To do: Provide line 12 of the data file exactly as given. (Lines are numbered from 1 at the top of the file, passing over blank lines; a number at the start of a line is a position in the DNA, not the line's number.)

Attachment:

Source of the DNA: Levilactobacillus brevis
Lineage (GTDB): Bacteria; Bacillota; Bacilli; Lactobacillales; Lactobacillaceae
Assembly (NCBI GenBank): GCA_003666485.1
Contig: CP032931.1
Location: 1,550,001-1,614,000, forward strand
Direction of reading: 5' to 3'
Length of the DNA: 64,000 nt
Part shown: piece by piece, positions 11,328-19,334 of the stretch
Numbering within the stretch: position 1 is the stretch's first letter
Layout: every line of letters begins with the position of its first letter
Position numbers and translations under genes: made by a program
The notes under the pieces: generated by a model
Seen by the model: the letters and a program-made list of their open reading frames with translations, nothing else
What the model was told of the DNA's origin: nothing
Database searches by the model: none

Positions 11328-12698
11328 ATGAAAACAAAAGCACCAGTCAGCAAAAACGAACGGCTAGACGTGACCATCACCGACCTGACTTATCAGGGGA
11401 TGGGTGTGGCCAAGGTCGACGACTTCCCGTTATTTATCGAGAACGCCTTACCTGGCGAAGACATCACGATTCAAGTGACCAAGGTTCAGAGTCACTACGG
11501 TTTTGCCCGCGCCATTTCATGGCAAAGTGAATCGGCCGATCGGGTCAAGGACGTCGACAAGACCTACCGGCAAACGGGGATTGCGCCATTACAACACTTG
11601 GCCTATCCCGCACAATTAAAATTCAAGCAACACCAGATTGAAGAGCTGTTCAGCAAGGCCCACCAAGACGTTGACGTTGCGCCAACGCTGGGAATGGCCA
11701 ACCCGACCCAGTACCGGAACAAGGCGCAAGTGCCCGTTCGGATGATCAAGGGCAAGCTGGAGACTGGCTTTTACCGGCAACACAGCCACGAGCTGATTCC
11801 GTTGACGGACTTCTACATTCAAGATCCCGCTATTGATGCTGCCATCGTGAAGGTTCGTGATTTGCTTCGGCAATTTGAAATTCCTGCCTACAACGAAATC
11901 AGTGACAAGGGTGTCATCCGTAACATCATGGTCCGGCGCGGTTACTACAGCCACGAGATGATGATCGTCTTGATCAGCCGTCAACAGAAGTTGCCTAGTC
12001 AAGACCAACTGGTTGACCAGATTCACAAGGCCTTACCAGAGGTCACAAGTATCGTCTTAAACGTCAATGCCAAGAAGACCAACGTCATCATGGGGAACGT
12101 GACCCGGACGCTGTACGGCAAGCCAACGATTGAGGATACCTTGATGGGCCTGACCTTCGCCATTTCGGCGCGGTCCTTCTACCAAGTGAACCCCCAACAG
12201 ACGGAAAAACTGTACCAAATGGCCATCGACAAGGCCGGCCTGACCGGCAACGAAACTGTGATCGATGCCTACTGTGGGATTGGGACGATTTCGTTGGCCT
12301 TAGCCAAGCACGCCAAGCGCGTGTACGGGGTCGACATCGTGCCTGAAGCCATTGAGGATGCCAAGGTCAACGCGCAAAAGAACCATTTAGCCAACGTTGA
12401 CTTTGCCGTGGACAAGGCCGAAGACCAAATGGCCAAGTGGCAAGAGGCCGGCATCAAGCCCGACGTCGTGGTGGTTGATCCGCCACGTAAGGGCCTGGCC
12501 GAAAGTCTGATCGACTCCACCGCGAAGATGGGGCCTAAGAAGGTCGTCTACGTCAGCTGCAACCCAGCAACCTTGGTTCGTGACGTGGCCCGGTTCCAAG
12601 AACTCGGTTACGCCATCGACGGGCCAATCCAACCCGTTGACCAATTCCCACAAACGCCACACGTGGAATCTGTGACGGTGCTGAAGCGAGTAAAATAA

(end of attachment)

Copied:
The notes under the pieces: generated by a model